Ashley A. Martin, Ph.D.

Psychological Sciences Purdue University, West Lafayette, IN, United States 
Animal Learning and Neuroscience
"Ashley Martin"
Mean distance: 16.93 (cluster 29)


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Terry L. Davidson grad student 2013 Purdue
 (The effects of disinhibition and restraint on susceptibility to proactive interference: Exploring the relationship between food intake and cognitive-inhibitory control.)
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Martin AA, Davidson TL, McCrory MA. (2017) Deficits in episodic memory are related to uncontrolled eating in a sample of healthy adults. Appetite
Martin AA, Ferriday D, Rogers PJ, et al. (2016) Modulation of sweet preference by the actual and anticipated consequences of eating. Appetite
Martin AA. (2016) Why can't we control our food intake? The downside of dietary variety on learned satiety responses. Physiology & Behavior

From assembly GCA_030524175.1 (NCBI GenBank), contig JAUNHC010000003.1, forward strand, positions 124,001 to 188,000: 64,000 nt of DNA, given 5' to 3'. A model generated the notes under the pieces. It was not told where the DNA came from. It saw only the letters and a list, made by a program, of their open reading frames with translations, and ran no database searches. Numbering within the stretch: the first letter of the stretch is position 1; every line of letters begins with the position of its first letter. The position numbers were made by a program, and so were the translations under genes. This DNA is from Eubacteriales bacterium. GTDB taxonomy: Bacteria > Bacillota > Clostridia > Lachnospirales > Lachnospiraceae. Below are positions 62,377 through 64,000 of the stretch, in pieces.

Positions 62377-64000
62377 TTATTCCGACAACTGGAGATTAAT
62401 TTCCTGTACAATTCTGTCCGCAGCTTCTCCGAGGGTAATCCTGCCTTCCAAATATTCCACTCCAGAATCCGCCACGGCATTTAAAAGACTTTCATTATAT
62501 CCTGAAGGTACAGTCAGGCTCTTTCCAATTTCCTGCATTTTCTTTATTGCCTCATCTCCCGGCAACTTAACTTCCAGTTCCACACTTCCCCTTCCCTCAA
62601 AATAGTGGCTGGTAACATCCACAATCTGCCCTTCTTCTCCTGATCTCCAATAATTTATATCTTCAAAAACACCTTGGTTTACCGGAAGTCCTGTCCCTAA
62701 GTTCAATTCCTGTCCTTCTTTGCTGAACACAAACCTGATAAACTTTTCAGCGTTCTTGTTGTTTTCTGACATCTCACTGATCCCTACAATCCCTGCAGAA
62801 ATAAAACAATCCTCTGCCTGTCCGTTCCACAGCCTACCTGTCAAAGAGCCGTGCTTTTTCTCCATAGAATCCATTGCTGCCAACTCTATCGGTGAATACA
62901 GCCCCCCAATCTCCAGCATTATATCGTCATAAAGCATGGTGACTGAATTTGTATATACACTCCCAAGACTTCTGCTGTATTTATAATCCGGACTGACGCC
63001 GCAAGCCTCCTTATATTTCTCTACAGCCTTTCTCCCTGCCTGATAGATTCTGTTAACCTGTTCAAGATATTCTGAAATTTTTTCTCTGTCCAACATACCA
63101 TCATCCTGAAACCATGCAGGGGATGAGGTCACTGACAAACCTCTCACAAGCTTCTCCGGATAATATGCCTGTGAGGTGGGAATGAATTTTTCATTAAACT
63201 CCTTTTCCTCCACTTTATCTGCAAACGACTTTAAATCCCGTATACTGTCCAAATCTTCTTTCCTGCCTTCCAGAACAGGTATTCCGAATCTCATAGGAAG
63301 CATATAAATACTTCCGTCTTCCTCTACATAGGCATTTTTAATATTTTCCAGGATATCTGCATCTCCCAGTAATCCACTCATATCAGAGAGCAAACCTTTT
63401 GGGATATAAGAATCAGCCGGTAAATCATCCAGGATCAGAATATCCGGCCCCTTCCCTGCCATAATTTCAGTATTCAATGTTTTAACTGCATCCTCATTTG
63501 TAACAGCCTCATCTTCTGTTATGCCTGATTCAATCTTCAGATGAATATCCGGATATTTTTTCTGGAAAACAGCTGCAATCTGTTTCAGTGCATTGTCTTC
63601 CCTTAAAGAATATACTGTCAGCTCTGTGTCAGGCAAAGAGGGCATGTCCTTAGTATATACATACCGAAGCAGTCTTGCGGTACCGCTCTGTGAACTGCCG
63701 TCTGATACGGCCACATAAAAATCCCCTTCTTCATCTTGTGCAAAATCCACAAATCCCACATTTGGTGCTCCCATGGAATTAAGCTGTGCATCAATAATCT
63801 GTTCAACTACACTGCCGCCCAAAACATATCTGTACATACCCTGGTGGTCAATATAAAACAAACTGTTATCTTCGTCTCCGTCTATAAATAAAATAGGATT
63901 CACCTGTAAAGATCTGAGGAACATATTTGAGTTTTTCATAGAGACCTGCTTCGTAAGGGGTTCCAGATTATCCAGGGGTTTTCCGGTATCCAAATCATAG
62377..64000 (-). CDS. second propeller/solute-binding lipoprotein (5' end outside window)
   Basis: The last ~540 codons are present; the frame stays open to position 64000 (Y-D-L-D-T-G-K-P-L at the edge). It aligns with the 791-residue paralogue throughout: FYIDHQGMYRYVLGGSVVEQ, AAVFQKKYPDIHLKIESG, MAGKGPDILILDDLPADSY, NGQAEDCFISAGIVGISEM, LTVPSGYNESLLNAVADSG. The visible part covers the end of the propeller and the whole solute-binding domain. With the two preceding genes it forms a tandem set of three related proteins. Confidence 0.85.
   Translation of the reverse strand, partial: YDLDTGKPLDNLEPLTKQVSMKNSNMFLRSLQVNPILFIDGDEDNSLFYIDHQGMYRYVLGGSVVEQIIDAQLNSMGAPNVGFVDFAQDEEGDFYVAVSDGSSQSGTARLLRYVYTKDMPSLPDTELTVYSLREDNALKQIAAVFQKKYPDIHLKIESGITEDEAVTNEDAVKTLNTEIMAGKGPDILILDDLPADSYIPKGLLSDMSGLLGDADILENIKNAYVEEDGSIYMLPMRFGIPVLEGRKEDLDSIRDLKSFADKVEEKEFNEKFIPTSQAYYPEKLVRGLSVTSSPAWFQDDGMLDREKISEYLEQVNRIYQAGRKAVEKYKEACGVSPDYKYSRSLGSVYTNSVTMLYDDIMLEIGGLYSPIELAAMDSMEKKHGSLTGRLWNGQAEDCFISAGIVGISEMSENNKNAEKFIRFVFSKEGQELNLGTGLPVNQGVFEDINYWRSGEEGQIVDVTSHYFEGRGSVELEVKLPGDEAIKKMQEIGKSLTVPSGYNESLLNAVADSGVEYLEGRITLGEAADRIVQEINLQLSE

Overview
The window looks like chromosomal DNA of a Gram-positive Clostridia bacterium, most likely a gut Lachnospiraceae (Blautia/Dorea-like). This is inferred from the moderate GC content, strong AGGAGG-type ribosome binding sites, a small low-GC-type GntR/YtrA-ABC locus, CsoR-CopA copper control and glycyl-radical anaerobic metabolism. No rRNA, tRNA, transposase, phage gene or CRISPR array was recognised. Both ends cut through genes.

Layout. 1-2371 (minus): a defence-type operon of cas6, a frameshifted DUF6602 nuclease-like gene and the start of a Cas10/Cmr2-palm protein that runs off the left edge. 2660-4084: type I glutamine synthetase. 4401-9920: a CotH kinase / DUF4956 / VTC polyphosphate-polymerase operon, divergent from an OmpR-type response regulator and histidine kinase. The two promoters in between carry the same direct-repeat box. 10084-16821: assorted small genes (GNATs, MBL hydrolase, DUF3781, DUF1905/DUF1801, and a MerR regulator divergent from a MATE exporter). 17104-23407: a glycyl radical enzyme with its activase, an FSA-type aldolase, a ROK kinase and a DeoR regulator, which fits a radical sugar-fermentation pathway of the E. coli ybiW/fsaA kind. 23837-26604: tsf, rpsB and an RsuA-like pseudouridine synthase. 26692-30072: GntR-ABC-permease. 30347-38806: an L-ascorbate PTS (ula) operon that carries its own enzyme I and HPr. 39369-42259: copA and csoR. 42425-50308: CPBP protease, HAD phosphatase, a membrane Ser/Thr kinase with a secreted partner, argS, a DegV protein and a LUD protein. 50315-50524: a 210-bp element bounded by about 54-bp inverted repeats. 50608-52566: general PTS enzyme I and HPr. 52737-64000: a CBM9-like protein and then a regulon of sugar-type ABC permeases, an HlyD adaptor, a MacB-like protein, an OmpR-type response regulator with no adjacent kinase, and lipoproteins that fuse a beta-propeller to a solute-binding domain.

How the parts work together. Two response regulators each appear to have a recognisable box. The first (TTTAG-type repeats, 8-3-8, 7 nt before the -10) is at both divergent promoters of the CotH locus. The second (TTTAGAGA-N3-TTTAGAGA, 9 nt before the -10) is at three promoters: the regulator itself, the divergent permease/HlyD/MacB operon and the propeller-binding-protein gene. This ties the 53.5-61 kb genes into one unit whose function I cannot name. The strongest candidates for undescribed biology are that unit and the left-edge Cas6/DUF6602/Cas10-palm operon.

Ferriday D, Bosworth ML, Lai S, et al. (2015) Effects of eating rate on satiety: A role for episodic memory? Physiology & Behavior
Martin AA, Hamill LR, Davies S, et al. (2015) Energy-dense snacks can have the same expected satiation as sugar-containing beverages. Appetite. 95: 81-88
Sample CH, Martin AA, Jones S, et al. (2015) Western-style diet impairs stimulus control by food deprivation state cues: Implications for obesogenic environments. Appetite
Davidson TL, Martin AA. (2014) Obesity: Cognitive impairment and the failure to 'eat right'. Current Biology : Cb. 24: R685-7
Martin AA, Davidson TL. (2014) Human cognitive function and the obesogenic environment. Physiology & Behavior. 136: 185-93
Davidson TL, Monnot A, Neal AU, et al. (2012) The effects of a high-energy diet on hippocampal-dependent discrimination performance and blood-brain barrier integrity differ for diet-induced obese and diet-resistant rats. Physiology & Behavior. 107: 26-33
Davidson TL, Martin AA, Clark K, et al. (2011) Intake of high-intensity sweeteners alters the ability of sweet taste to signal caloric consequences: implications for the learned control of energy and body weight regulation. Quarterly Journal of Experimental Psychology (2006). 64: 1430-41
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